Presentation on theme: "Local Anesthetics Shane Milu March, 27, 2007. Local Anesthetic A drug that reversibly inhibits the propagation of signals along nerve pathways in a specific."— Presentation transcript:
Local Anesthetic A drug that reversibly inhibits the propagation of signals along nerve pathways in a specific area of the body.
The first local anesthetic was cocaine, discovered in the1860s by a German, Albert Niemann, and isolated from the leaves of coca. The first clinical use was in 1884 by Sigmund Freud. It was Freud and Karl Kollar who noticed the anesthetic effect. Kollar first introduced it into ophthalmology as a topical ointment. Also around the same time Dr.William Stewart Halsted described the injection of cocaine into a sensory nerve trunk to induce surgical anesthesia. History
General Structures There are two types of anesthetics amino-esters and amino-amides. All anesthetics are weak bases and are active in the cationic form. 1 2 3 41:Aromatic ring 2:Ester or Amide linkage 3:Hydrocarbon chain 4:Tertiary Amine group
Esters Examples: cocaine, procaine, tetracaine These get hydrolyzed in the plasma by a pseudo cholinesterase. One by-product of this reaction paraaminobenzoic acid, this is a common reason people have allergic reaction to these type of agents.
Amides Examples: lidocaine, mepivicaine, prilocaine, bupivacaine These get metabolized in the liver to inactive agents. Generally there are no allergies associated with amide anesthetics Prilocaine
Mechanism of Action Local anesthetic drugs act mainly by inhibiting sodium influx through sodium-specific ion channels in the nerve cytoplasm –Sodium ions cannot flow in, so potassium ions cannot flow out, thereby preventing the depolarization of the nerve. To do this the anesthetic molecules must actually enter through the cell membrane of the nerve. This is where the differences in the time of onset and duration of the various local anesthetics lies.
Factors that affect action of local anesthetics pH –cationic form binds to receptor site. The uncharged form penetrates membrane. Efficacy of drug can be changed by altering extracellular or intracellular pH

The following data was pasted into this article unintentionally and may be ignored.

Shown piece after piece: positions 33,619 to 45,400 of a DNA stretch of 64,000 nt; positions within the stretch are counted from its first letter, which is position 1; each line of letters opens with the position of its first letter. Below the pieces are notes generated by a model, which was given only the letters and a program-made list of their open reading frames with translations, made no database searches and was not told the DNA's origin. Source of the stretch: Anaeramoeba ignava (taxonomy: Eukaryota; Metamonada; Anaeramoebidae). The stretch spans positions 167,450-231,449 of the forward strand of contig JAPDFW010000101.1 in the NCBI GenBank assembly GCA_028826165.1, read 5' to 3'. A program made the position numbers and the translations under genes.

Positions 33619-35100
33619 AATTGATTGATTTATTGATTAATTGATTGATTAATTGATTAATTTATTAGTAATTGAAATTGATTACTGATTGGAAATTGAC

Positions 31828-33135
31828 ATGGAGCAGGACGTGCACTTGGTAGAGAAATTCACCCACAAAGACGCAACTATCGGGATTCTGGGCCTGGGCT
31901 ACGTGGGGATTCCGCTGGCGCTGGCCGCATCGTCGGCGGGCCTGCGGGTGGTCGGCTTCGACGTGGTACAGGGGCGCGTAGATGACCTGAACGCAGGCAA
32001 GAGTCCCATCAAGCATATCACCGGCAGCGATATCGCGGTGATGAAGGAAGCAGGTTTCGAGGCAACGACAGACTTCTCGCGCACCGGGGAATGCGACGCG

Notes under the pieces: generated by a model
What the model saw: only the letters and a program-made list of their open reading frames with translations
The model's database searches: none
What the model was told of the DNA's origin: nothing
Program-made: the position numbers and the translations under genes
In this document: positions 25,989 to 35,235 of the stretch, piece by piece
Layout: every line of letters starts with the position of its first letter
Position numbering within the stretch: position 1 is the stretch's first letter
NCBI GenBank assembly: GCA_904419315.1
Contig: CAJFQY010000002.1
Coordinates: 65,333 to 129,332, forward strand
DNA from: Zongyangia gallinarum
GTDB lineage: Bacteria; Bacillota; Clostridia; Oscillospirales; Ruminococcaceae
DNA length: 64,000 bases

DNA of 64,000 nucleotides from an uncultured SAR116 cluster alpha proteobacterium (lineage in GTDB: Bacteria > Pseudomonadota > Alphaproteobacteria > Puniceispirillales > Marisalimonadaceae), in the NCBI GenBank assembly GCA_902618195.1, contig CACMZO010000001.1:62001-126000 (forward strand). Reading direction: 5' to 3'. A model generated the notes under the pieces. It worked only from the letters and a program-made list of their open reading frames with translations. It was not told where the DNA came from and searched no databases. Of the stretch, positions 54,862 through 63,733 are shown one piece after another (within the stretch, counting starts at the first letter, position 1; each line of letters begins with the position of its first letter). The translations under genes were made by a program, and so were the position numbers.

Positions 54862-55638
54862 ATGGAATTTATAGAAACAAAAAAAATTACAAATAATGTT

Factors that affect action of local anesthetic Lipophilicity –The solubility of the lipid seems to be the main determinant of anesthetic potency. Compounds with high lipophilicity penetrate the nerve membrane more easily. This means less molecules are needed to inhibit the blockade of sodium ions. This leads to enhanced potency.
Vasoconstrictors Blood absorbs the unused anesthetic. In order to slow down this process many anesthetics are administered with a vasoconstrictor. These constrict the vessel and slow down the absorption of the anesthetic, by allowing less blood to enter/leave the site.
Techniques of administration Topical Anesthesia Infiltration Peridural Spinal anesthesia
Topical Anesthesia Done by the administering the anesthetic to mucous membranes or skin. Relieves itching, burning and surface pain, i.e. sunburns.
Infiltration Occurs by directly injecting a local anesthetic to block the nerve endings under the skin or in the subcutaneous tissue. Used mainly for surguries, i.e. cavities being filled.
Peridural Anesthesia This is accomplished by injecting a local anesthetic into the peridural space, a covering of the spinal cord
Spinal anesthesia Here, the local anesthetic is injected into the subarachnoid space of the spinal cord
TOXICITIES OF LOCAL ANESTHETICS Hypersensitivity – Someone who is allergic to one type of anesthetic may not be allergic to the other type.
Toxicity CNS Toxicity: If absorbed in excess systematically can lead to excitement(tremors, shivering, convulsions), and if absorbed in even higher amounts can lead to depression(coma, respiratory arrest and death) Cardiovascular toxicity: If absorbed in excess systematically can lead to depression of the cardiovascular system